RSS
Baseball's misguided plan to copy the NFL's instant replay format
Good news: Baseball is close to expanding instant replay. Bad news: The plan stinks.
Expect a lot more game delays.
Expect a lot more game delays. Jamie Sabau/Getty Images
M

ajor League Baseball on Thursday unveiled a long overdue plan to greatly expand the use of instant replay starting in 2014.

Under the proposed policy basically every play except calls on balls and strikes would be reviewable. Under existing rules, umpires are only allowed to review calls on potential home runs. Owners are expected to green-light the proposal, which would also need approval from the players and umpires, at their next meeting in November.

But while the move toward expanded instant replay is welcome one, the league has found a way to botch the specifics.

From USA Today's Bob Nightengale:

The replay will include up to three challenges that mangers will be provided during a game, one in the first six innings, and two beginning in the seventh inning through the game's duration. If a manager is successful with his replay challenge, he will not be charged with a review.

If a manager exhausts his three challenges, an umpire crew can make a review of its own only to determine home-run calls, a rule that will be grandfathered in with the new regulations. [USA Today]

Sound familiar? The challenge format is essentially what is already in place in the NFL, where coaches can, with the toss of a red flag, call for a review.

Get ready to see your team's manager stalk out of the dugout a couple of times per game to do this:

Alright, so there are no plans for managers to actually throw a challenge flag a la the NFL, but the idea is still problematic for a couple of reasons.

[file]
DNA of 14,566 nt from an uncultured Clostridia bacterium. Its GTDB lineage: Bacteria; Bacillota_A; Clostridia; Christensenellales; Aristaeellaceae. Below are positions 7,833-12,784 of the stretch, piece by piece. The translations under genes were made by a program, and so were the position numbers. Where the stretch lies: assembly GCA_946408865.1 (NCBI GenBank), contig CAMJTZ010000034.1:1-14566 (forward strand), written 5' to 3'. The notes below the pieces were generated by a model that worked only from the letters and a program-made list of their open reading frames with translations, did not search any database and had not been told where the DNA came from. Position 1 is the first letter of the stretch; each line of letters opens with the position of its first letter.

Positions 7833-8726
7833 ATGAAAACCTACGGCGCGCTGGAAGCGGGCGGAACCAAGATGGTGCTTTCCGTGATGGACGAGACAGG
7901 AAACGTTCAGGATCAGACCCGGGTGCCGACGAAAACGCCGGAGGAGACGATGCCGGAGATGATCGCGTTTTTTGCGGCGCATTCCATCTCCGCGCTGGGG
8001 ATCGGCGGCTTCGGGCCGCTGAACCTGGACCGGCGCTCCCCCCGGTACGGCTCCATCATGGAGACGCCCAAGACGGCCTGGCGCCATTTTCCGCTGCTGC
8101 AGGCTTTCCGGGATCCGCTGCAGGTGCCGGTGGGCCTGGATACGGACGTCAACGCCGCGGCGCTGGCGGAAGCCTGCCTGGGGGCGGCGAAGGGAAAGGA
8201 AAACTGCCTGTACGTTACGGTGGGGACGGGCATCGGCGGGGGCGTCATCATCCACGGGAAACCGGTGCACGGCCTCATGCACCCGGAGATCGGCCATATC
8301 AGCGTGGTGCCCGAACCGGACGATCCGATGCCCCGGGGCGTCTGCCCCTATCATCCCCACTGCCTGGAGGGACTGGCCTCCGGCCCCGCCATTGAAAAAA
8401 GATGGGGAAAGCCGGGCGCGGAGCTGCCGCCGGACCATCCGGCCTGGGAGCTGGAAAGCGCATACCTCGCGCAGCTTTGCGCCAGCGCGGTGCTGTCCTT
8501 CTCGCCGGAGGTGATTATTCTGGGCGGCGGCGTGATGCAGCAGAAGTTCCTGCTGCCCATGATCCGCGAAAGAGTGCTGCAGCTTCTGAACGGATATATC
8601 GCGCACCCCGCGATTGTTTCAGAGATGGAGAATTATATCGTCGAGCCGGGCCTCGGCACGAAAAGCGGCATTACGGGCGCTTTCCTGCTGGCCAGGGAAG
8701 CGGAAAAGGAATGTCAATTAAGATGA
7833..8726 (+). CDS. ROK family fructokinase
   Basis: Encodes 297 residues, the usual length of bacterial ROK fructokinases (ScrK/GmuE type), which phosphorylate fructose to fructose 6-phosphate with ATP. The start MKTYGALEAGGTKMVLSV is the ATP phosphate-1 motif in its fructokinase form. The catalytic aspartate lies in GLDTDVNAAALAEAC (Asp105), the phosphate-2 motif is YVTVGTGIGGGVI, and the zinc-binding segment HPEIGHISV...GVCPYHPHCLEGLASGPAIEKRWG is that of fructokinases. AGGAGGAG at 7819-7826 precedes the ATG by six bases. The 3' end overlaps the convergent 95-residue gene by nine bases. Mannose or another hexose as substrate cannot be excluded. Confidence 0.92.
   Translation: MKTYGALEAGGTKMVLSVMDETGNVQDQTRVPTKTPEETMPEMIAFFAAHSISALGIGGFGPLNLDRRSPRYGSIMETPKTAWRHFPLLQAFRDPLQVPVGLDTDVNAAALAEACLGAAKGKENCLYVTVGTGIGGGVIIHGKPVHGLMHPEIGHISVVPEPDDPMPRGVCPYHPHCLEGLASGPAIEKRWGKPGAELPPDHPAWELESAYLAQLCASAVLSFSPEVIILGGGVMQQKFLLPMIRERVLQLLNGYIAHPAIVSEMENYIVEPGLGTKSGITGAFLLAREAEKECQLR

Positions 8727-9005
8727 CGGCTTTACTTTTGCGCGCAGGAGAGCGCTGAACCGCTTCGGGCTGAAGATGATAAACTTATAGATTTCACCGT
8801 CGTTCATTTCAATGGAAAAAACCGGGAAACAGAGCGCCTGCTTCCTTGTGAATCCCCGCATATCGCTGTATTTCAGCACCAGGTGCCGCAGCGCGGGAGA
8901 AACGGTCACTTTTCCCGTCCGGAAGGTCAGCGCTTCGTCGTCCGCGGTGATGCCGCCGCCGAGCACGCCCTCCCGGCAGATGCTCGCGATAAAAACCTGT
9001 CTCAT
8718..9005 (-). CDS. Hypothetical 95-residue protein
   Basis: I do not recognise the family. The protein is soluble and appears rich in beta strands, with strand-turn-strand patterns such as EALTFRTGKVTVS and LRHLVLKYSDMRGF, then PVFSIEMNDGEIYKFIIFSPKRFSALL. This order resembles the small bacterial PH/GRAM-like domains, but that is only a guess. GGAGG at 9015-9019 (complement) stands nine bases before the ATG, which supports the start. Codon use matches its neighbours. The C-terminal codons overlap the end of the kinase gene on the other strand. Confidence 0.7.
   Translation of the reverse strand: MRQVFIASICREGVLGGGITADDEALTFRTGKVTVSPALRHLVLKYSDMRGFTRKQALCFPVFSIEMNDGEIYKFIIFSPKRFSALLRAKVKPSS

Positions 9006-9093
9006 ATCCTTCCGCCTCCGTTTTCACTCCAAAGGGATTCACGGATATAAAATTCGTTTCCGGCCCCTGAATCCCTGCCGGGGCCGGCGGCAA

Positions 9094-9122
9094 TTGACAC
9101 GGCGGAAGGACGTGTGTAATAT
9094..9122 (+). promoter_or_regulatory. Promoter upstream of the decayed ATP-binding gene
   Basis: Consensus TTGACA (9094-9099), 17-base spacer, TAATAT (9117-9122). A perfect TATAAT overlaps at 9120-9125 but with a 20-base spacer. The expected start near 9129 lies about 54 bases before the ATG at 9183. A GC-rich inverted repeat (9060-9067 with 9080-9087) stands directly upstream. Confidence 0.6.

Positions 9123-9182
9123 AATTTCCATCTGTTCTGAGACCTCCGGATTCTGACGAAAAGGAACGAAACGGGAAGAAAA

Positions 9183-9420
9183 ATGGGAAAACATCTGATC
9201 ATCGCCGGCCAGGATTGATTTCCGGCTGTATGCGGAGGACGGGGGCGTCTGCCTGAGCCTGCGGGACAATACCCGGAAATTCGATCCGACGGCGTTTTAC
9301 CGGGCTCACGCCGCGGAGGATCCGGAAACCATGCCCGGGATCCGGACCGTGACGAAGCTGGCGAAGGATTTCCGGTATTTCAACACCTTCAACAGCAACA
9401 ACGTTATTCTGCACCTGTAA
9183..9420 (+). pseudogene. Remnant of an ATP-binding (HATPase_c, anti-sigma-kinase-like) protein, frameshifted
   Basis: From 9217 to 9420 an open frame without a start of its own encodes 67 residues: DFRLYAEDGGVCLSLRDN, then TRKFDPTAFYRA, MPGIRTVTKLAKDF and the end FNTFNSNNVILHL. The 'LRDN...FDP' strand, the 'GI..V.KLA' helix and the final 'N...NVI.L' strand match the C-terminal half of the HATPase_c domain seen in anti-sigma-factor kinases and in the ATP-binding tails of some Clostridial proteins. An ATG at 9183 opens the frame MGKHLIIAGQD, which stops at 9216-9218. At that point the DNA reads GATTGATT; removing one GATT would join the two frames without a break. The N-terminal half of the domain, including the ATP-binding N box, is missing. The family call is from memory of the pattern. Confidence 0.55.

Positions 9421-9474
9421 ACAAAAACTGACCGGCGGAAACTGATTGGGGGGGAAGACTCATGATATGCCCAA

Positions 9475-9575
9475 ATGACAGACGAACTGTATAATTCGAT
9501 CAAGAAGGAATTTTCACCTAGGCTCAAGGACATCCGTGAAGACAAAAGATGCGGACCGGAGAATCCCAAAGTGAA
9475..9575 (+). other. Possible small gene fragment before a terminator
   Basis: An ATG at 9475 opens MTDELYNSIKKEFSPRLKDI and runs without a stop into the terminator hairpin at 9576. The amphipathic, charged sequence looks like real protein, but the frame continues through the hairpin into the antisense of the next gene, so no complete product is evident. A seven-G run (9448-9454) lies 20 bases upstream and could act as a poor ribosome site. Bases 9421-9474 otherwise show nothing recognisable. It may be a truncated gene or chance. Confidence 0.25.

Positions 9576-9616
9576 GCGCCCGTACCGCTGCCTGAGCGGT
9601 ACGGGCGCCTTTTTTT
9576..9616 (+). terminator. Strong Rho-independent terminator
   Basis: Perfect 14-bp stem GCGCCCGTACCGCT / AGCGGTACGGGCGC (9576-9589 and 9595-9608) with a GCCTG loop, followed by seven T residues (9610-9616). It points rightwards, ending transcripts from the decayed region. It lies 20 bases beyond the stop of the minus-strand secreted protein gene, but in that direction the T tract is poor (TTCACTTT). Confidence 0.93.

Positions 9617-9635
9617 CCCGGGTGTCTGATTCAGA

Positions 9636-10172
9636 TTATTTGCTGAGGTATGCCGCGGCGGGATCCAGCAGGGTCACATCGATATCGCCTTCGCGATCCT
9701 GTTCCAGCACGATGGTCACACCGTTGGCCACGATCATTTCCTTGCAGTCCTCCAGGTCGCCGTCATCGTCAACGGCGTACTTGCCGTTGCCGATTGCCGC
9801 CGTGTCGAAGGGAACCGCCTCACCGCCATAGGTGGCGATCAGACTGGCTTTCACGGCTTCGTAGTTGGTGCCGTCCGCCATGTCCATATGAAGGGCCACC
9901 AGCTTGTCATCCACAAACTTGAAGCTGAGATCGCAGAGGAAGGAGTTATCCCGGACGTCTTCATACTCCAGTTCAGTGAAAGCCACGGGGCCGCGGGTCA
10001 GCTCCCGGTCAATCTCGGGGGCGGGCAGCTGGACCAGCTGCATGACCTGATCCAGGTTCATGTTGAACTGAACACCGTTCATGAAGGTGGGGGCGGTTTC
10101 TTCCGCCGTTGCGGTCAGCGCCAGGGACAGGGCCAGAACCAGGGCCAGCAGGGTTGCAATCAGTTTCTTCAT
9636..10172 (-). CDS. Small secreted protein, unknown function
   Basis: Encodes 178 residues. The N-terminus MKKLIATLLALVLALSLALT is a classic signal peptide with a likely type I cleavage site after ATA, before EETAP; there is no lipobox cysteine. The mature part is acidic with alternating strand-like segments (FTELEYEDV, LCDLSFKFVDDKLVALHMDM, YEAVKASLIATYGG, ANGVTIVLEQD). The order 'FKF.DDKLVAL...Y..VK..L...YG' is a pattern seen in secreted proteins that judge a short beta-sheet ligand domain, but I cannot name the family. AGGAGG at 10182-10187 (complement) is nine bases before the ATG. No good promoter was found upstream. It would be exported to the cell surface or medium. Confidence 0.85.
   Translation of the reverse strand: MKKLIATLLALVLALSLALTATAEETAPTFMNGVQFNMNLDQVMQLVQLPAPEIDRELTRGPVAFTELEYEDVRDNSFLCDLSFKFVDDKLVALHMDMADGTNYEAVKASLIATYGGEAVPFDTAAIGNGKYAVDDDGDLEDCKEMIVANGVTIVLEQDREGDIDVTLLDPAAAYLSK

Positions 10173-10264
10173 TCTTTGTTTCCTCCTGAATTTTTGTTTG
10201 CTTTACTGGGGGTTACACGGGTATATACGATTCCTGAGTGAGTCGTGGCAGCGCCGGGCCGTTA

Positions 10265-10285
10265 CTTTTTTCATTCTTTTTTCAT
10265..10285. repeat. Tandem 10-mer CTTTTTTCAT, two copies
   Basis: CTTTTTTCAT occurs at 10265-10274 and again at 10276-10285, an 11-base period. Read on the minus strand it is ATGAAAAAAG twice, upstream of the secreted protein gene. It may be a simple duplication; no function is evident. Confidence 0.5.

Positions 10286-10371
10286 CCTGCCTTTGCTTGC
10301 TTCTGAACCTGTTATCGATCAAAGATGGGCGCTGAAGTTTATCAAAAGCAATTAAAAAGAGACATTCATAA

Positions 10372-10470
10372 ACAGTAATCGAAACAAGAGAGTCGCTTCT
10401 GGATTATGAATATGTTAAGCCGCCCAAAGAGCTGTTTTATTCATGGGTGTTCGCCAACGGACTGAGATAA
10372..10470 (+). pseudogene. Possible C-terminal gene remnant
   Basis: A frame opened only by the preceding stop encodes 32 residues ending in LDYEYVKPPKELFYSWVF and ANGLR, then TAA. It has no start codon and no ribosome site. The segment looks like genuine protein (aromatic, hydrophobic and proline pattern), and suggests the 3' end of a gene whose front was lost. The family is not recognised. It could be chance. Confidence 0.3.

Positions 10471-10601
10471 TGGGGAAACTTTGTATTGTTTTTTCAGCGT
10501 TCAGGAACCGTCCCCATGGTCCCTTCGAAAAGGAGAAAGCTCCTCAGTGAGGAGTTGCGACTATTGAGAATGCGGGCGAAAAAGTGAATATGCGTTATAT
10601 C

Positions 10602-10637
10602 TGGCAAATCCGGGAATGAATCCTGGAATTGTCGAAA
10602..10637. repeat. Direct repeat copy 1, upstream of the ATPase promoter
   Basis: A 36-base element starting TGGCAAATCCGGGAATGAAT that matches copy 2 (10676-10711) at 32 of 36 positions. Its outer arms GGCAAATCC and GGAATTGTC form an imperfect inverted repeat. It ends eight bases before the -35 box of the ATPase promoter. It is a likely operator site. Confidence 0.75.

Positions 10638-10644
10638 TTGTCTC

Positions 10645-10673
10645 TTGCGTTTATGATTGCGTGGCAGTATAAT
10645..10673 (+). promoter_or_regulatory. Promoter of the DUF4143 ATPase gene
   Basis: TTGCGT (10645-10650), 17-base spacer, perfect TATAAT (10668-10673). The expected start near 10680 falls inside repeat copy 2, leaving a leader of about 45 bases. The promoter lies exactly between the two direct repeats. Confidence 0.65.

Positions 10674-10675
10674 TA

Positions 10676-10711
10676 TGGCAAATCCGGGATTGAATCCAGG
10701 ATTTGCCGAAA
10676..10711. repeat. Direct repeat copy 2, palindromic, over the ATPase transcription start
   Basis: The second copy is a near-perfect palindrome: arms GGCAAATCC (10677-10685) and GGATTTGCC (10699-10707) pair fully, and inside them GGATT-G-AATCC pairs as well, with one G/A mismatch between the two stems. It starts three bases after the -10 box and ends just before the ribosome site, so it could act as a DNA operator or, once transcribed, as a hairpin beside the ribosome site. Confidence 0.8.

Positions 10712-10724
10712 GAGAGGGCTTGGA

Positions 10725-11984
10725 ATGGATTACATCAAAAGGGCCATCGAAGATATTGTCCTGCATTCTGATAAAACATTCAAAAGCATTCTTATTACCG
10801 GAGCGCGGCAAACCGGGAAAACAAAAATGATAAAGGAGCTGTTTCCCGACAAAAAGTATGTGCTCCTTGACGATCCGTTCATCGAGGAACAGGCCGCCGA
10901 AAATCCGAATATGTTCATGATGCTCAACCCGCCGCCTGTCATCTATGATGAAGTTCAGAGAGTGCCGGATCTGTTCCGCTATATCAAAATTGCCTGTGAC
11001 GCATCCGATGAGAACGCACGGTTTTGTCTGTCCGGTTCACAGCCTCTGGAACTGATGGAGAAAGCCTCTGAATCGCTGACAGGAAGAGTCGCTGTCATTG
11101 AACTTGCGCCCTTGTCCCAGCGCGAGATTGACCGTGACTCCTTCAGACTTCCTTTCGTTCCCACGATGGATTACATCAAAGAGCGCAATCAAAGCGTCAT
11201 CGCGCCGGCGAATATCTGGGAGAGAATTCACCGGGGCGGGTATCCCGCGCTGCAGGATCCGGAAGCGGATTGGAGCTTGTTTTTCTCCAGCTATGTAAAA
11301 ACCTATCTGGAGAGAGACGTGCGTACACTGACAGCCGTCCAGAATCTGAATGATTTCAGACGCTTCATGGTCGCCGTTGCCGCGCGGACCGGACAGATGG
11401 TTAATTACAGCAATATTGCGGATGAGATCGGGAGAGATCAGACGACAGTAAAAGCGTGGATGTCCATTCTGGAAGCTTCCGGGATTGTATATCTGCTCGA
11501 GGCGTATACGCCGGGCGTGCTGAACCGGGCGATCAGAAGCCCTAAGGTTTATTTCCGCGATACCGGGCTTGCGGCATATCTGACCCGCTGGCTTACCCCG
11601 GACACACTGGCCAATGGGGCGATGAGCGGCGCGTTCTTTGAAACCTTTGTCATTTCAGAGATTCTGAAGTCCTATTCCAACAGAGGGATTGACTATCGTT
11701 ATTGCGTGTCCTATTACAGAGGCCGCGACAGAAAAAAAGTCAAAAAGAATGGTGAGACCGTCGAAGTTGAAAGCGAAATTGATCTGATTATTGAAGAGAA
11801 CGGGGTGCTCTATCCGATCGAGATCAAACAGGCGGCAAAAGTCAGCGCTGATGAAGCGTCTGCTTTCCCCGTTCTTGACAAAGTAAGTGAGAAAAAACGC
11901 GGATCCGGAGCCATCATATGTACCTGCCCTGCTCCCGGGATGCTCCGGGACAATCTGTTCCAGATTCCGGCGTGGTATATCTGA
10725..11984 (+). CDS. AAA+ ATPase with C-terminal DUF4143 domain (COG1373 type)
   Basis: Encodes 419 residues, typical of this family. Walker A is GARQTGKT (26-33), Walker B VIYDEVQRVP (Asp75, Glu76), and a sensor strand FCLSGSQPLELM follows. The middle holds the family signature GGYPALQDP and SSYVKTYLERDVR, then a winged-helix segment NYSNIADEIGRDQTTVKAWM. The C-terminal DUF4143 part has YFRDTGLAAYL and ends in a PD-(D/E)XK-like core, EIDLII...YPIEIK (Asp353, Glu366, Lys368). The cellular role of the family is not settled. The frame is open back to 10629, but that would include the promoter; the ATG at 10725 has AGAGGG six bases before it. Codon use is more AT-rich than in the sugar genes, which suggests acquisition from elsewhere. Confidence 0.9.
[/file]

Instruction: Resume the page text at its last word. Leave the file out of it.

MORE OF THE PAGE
The change is "absolutely stupid" and a "total passing of the buck," says Hardball Talk's Craig Calcaterra, because it puts the onus on managers, not umps, to get things right.

"The entire point of replay is to get calls right, not to only get calls right when a manager decides to employ a certain strategy," he writes. "Put in a challenge system and the manager has to decide: 'hmmm, should I say something about that obvious mistake the umpires just made, or should I let if pass in case there’s another mistake later?'"

ESPN's Buster Olney made a similar criticism:

The proposed change also has the potential to add frivolous arguments — and by extension, more empty minutes — to every game.

To many, baseball games as boring, drawn-out affairs. Even Google thinks so.

An average game this year has taken almost three hours to complete, according to the Boston Globe, up about a half hour from a half century ago. Add manager challenges, and that will only go up, possibly by quite a bit.

A better idea in circulation would be for the league to just add an extra umpire to every game whose sole job is to sit in a booth and review plays, on the spot, without causing much of a delay. Under the proposed plan, reviews will be conducted from a crew stationed in MLB's New York headquarters.

Here's how that might look: A manager comes out to argue; the crew chief wanders off to call New York; a review squad in Manhattan confers over a replay, then phones back to the game; the crew chief comes back on the field with the decision; the manager (maybe) throws a little fit and goes back to the dugout; play resumes. Meanwhile, fans at the game are booing, and fans at home are flipping over to Big Bang Theory reruns.

That said, a move toward more replay is better than nothing, and the league can always smooth out the kinks if and when a new policy goes into effect.

Jon Terbush is a staff writer for TheWeek.com covering politics, sports, and other things he finds interesting. He has previously written for Talking Points Memo, Raw Story, and Business Insider.

EDITORS' PICKS

THE WEEK'S AUDIOPHILE PODCASTS: LISTEN SMARTER

Subscribe to the Week